It is official. Red-staters are more patriotic than blue staters.
Even more important than these general demographic shifts is the change wrought by the end of the draft in 1973. Until then, military service was distributed pretty evenly across regions. But that is no longer true. The residential patterns for current veterans and the patterns of state-level contributions of new recruits to the all-volunteer military have a distinct geographic tilt. And tellingly, the map of military service since 1973 aligns closely with electoral maps distinguishing red from blue states.
In 1969, the 10 states with the highest percentage of veterans were, in order: Wyoming, Pennsylvania, West Virginia, California, Oregon, New Jersey, Massachusetts, Ohio, Connecticut and Illinois.
In 2007, the 10 states with the highest percentage of post-Vietnam-era veterans were, in order: Alaska, Virginia, Hawaii, Washington, Wyoming, Maine, South Carolina, Montana, Maryland and Georgia.
Over the past four decades, which states have disappeared from the top 10? California, New Jersey, Massachusetts and Illinois, all big blue states that have voted Democratic in the past five presidential elections. These states and another blue state, New York, which ranked 12th in 1969, are among the 10 states with the lowest number of post-Vietnam vets per capita. New Jersey comes in 50th of the 50 states; just 1 percent of current residents have served in the military since Vietnam.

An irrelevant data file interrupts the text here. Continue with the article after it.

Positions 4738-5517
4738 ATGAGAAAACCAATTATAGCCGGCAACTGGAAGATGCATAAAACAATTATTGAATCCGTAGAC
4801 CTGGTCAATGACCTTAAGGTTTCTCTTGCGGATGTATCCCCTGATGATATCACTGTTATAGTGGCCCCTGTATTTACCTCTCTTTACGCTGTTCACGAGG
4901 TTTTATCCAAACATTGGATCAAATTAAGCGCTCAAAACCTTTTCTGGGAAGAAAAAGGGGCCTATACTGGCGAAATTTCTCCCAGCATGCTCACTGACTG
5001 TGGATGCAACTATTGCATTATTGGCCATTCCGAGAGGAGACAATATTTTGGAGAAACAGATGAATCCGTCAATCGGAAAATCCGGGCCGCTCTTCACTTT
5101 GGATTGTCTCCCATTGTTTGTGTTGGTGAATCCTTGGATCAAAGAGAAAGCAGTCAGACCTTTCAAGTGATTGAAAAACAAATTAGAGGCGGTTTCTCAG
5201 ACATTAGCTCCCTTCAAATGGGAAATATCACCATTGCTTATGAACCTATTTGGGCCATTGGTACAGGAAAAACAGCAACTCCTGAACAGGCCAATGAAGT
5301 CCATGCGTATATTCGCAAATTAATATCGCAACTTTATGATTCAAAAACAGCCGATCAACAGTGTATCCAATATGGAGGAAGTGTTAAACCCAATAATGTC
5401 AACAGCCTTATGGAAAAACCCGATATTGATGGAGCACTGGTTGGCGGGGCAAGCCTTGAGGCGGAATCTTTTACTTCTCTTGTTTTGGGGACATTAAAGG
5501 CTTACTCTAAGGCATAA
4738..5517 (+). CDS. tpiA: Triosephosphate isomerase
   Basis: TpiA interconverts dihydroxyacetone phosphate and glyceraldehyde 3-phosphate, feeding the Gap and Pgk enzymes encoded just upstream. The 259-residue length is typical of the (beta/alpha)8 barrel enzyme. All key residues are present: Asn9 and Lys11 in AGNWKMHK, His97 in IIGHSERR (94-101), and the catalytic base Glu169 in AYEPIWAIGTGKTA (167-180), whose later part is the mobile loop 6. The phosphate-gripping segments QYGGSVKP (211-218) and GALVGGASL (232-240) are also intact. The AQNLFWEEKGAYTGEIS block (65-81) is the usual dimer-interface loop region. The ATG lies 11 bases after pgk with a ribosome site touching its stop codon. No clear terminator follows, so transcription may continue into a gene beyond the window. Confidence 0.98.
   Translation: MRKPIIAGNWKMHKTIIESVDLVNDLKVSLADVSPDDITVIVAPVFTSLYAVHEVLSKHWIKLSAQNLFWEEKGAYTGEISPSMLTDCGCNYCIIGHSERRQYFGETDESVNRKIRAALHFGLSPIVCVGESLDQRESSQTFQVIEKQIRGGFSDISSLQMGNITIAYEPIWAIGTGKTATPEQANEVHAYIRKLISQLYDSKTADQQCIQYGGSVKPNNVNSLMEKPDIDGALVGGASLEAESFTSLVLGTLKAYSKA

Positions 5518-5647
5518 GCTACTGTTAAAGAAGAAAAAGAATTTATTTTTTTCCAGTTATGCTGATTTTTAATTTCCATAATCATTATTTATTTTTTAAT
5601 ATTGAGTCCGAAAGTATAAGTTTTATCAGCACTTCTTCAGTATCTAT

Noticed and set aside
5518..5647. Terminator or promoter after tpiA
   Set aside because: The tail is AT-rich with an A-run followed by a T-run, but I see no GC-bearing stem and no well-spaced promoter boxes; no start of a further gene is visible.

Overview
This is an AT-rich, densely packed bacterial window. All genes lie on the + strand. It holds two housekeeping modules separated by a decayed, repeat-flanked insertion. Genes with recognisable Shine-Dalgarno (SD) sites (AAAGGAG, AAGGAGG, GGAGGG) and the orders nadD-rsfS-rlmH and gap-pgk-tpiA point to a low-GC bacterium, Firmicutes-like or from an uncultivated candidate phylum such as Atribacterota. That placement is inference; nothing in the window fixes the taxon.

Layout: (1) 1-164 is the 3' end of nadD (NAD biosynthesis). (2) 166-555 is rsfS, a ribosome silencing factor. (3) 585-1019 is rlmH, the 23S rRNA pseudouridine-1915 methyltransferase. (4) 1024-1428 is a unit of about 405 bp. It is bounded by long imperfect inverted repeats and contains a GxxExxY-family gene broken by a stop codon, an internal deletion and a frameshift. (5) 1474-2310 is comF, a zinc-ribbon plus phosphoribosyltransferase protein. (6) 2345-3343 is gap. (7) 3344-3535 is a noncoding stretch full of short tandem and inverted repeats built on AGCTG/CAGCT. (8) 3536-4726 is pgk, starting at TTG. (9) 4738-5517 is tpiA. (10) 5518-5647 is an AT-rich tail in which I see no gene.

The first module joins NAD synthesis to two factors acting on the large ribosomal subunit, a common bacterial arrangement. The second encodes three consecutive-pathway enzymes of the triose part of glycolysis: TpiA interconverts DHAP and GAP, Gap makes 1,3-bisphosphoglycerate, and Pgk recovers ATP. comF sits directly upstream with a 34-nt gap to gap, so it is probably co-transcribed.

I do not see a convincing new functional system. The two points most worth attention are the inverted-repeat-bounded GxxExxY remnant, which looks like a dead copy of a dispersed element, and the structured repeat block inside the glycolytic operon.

Yes, the numbers are revealing. To make this more palatable for many, the op-ed was written by a scholar from the Institute for Advanced Study based in Princeton, New Jersey Of course, blue staters will opine that dissent is the ultimate form of patriotism or other such balderdash. I prefer the traditional definition. A patriot is someone who loves his nation so much he is willing to commit the ultimate sacrifice to defend her.
The bias against the South (heavily red states) in major media and among coastal elites (excluding the Gulf Coast, of course) has been scandalous. I made this point-as well as noting the varying degrees of willingness to serve in the military-in an article I wrote for the American Thinker last year, The South Rises.